A jailed activist in Central China has said that he did not sustain head injuries from a suicide attempt, contradicting the authorities’ version of events.

Xing Wangli, a 45-year-old who was jailed for “picking quarrels and provoking trouble,” was in a coma after his skull was fractured at a detention centre in August. He underwent three to four hours of emergency surgery for serious head injuries, according to his family.

Xi Wangli in hospital. Photo: RFA.

The detention centre in Xi county, Henan, said that Xing attempted to hang himself with a rope made of cardboard. They said his head hit the ground when another prisoner lifted him up by the legs to free him from the rope, but failed to catch him.

Xing awoke from the coma in mid-September, according to Radio Free Asia. His wife told the US-backed news service on Wednesday that her husband said he fell unconscious after he was beaten at the detention centre and woke up to find himself in hospital.

“They said he tried to commit suicide by hanging – it’s impossible. He said he was beaten, he said that he was beaten but he didn’t even know [at the time].”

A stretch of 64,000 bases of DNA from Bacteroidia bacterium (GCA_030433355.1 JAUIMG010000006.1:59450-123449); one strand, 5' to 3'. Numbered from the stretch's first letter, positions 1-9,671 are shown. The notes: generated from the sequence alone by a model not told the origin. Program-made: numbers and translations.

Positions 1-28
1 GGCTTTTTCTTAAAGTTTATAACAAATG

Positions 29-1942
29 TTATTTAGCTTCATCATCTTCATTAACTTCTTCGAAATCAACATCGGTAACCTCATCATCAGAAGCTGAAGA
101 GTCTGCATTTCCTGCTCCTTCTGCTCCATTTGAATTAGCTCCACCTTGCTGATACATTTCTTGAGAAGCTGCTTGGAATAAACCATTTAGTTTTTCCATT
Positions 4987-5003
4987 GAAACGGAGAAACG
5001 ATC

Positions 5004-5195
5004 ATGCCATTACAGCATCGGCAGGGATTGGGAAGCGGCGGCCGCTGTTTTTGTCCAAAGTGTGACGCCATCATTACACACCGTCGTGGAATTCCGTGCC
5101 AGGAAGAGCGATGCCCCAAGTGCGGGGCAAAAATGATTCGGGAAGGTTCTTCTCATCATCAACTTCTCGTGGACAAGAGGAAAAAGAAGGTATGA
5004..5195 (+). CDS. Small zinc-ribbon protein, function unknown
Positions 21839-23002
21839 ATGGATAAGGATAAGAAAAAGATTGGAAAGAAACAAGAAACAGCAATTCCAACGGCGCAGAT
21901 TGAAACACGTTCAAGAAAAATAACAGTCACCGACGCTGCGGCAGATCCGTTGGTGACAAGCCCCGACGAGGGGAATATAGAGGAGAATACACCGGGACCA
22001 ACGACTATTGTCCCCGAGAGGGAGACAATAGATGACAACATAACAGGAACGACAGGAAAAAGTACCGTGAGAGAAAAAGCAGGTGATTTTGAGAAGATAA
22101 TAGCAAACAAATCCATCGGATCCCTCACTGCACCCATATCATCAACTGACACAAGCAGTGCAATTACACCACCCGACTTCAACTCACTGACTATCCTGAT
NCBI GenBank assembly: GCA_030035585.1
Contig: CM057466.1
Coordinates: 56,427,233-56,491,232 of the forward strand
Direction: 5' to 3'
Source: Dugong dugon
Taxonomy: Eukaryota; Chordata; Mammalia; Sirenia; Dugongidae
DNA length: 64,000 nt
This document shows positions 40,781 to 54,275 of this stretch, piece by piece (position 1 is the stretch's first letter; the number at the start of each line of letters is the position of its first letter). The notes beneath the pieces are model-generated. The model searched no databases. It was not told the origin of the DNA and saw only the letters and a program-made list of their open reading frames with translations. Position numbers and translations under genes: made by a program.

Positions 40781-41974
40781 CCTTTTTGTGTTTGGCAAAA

See also: How ‘picking quarrels’ became Beijing’s go-to weapon in anti-dissident lawfare

Xing underwent surgery to repair his skull on Monday and was brought back to a detention centre in Xi county on the same day, his son Xing Jian – who fled to Thailand following his father’s arrest – said.

Xing Wangli’s son protesting in Thailand. Photo: RFA.

Xing was detained in May last year for calling attention online to the suspicious death of a petitioner. He was sentenced to four and a half years in August and allegedly attempted suicide the next day.

At the time, his family rejected the authorities’ explanation and asked to see security camera footage, but their request was denied.

After the family spoke to media about Xing’s condition, Xing’s wife, mother, and brother were put under surveillance, and his uncle was threatened with jail time and held at a guesthouse.

The charge of “picking quarrels and provoking trouble” is often used to silence critics of the Chinese government.

Catherine Lai

Catherine is a Canadian journalist and photographer who lived in Beijing for almost two years, working in TV and online media. Aside from Hong Kong and mainland affairs, she is also interested in urban spaces, art and feminism. She holds a BA in Literature and Art History from the University of British Columbia.